Yurachek shows unique approach to contracts

By: Matt Jones
Published: Thursday, July 4, 2019

— Nearly 19 months into his tenure, University of Arkansas athletics director Hunter Yurachek has standardized the contracts for many of the head coaches of the Razorbacks' 19 sports programs.

Of the 11 Arkansas head coaches who were on staff when Yurachek was hired, seven have amended or new contracts with similar parameters that can extend their employment by up to two seasons and include up to two pay raises for competitive success, notably reaching the NCAA postseason in team sports. Each contract includes a cap on the maximum length of employment (not to exceed seven seasons in most cases) and total potential pay raise, which is based on the individual's salary.

Similar provisions are in the contracts of the two head coaches hired this year by Yurachek - men's basketball coach Eric Musselman and gymnastics coach Jordyn Wieber, and swimming/diving coach Neil Harper is in the process of coming to a new agreement with the athletics department, according to a department spokesperson.

"If we're going to have success, I want our coaches to be rewarded instantly for their success - to know that's part of their contract, whether it's a rollover or a bonus or whatever the case may be," Yurachek said. "Plus, I don't want to be renegotiating coaches' contracts every year. That's why there are built-in incentives for additional years, additional salary increases when we have success, because it's hard in this conference to have success.”

Six head coaches - Lance Harter (women's track and field/cross country), Chris Bucknam (men's track and field/cross country), Dave Van Horn (baseball), Courtney Deifel (softball), Shauna Taylor (women's golf) and Brad McMakin (men's golf) - all signed amended contracts last summer, and all but Bucknam earned one-year extensions through the 2023-24 school year with their teams' performances in the past season.

Van Horn, Deifel, McMakin and Taylor earned extensions by their teams making the NCAA postseason, while the contracts for Harter and Bucknam call for an extension if two of their three teams finish in the top 10 of an NCAA championship meet.

Harter's indoor and outdoor track and field teams both won NCAA championships in 2019.

Those coaches also earned annual pay raises worth a combined $130,000 that took effect with the new fiscal year that began Monday, and their competition-based bonuses were worth a combined $384,582 in fiscal year 2019.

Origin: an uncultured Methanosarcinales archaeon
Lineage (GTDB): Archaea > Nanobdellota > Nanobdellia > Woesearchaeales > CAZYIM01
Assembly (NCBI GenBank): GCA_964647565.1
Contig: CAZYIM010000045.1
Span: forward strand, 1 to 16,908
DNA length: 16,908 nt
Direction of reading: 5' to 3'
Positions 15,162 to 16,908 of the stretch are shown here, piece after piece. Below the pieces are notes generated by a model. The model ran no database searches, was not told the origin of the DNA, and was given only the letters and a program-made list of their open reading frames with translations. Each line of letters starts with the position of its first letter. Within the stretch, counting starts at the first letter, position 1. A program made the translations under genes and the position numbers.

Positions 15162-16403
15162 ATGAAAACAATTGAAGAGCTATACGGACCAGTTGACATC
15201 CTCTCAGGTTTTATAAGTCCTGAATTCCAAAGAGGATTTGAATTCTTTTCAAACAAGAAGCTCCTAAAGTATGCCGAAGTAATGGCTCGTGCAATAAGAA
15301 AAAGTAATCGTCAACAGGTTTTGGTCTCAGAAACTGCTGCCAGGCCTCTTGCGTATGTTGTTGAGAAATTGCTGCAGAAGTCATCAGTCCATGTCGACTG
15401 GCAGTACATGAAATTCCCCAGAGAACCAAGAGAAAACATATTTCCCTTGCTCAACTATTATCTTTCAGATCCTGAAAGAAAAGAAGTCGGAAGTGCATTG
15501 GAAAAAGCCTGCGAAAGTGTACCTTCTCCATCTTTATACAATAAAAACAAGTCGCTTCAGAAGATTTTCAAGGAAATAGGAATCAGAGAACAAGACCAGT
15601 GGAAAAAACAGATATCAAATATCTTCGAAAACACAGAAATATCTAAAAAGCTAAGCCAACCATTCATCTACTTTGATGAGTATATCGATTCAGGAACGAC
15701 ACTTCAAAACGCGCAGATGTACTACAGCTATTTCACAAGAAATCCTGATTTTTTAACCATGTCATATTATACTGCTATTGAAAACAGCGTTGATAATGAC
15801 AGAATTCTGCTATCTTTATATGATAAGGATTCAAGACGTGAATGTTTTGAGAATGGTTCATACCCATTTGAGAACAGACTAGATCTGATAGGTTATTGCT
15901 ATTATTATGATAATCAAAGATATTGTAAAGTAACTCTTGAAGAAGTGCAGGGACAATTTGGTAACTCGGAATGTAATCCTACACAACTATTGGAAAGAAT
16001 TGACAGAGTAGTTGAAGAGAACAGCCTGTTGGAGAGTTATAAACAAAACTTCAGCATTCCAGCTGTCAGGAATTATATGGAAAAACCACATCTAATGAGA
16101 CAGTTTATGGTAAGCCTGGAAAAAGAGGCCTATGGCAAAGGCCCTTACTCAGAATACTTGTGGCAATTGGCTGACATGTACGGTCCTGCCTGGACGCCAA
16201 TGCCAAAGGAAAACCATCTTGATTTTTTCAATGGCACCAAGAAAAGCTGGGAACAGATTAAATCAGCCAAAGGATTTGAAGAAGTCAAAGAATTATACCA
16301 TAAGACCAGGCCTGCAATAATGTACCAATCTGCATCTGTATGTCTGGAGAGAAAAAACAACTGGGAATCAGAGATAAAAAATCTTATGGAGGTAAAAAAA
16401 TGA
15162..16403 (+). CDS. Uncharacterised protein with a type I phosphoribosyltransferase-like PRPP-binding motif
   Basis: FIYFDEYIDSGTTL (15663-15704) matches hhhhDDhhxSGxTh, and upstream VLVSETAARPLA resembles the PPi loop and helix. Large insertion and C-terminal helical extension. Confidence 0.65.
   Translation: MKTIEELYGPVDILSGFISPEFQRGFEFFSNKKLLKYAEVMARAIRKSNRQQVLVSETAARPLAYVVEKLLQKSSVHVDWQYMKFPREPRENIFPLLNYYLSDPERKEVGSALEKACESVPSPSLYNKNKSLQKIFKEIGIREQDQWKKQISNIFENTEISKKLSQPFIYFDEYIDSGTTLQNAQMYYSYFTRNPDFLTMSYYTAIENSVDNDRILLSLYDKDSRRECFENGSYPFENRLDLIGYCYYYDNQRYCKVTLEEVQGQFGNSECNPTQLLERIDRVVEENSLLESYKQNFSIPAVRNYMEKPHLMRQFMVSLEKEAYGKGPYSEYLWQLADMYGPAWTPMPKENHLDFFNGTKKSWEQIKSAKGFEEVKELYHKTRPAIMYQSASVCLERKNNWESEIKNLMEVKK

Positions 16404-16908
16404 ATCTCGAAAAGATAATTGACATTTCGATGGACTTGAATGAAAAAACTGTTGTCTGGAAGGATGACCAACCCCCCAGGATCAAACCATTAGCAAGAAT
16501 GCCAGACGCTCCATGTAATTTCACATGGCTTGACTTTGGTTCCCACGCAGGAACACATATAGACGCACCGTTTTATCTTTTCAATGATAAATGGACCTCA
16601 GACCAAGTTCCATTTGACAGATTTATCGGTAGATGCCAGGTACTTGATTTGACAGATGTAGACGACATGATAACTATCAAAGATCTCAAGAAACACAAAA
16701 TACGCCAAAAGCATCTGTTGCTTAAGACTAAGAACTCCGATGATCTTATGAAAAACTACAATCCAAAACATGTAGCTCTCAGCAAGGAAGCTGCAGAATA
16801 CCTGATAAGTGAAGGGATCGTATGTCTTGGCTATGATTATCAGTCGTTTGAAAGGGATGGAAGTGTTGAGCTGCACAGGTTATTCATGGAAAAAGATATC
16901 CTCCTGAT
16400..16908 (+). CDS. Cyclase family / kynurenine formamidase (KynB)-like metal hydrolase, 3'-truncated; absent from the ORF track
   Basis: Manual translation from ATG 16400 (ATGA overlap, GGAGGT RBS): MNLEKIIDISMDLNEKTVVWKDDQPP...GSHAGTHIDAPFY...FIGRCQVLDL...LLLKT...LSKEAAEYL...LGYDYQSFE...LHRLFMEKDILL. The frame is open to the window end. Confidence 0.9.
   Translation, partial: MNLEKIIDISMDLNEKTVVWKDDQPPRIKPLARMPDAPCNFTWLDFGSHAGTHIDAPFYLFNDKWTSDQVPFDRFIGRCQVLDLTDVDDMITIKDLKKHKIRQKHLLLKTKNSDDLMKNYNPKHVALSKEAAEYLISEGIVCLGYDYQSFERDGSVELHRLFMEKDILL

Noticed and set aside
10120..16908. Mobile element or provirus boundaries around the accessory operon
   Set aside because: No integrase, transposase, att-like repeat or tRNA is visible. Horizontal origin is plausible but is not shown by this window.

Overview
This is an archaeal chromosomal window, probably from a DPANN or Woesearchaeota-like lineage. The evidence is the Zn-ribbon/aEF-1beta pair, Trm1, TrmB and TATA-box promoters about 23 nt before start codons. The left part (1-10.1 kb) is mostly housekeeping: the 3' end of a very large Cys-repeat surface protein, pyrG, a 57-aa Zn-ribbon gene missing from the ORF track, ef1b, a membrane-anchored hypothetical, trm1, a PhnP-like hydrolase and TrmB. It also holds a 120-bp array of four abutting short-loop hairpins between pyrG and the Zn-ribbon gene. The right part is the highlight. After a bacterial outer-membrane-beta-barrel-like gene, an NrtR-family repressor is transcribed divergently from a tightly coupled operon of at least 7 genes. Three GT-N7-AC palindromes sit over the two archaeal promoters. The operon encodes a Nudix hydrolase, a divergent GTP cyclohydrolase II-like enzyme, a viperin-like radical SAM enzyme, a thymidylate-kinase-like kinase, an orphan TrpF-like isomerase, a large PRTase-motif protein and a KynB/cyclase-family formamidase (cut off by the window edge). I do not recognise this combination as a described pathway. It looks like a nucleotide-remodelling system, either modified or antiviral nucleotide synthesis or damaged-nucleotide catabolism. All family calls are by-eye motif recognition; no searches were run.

"Our spring sports have just had phenomenal success since I've been here," Yurachek said, "and they were rewarded for it.”

Harter led the way with $186,250 in competitive bonuses in 2018-19 according to an analysis of his contract. Harter received two bonuses for winning national championships, three bonuses for SEC championships and SEC coach of the year honors, and two bonuses for national coach of the year honors. He can also receive bonuses for his teams' academic achievements.

Van Horn is in line to receive around $123,333 in total bonuses for the Razorbacks advancing to the College World Series and winning the SEC Western Division championship.

"The competitive instincts that I have, and I think my peers have as well, it's extra motivation that you're going to be rewarded," Harter said. "Not only does it give you security with multiple years, but also the incentive to rise to the challenge.

"I think (Yurachek) is definitely a coach's coach in the respect that he understands how to appeal to the competitiveness of the sport that you happen to be in.”

The latest Arkansas coach to amend his contract is soccer coach Colby Hale, who is the program's all-time wins leader and has led the Razorbacks to NCAA Tournaments in six of the past seven seasons.

Hale signed a contract extension in 2017 that runs through 2021. The amendment he signed May 28 did not extend the length of his contract, but gave him up to two automatic one-season renewals and and up to two $15,000 pay raises if the Razorbacks reach the NCAA Tournament.

Jason Belzer, a New York attorney who represents multiple college head coaches as an agent and is the publisher of the website AthleticDirectorU.com, said Yurachek's approach is unique among athletics directors.

"There are plenty of ADs on the Power Five level who will say, 'I don't want a rollover. I want to be able to have a conversation to figure out what I need to do, and I'll happily renegotiate my coaches' contracts every year if they are having great performance,'" said Belzer, who does not represent any Arkansas coaches.

"It's probably the only athletics department that I've ever heard that has that kind of uniformity when it comes to a rollover contract. A rollover is typically bargained for after an exceptional performance by a coach. A lot of times it is done by a coach who knows he or she is going to be at the university for a long time, just to make it easier not to have to renegotiate a contract on a consistent basis."

Belzer said that while automatic renewals are nice to have in a contract, they won't necessarily stop a coach from attempting to renegotiate frequently.

"If that coach goes to the NCAA Tournament every year, I'm probably going to want more than just the one-year extensions," Belzer said, "and especially if they go deep into the NCAA Tournament."

Football coach Chad Morris, women's basketball coach Mike Neighbors and women's tennis coach Courtney Steinbock signed agreements in 2018 that do not include rollovers, but have similar language to other UA coaches for competitive bonuses.

Men's tennis coach Andy Jackson and volleyball coach Jason Watson are working under contracts signed prior to Yurachek's arrival.


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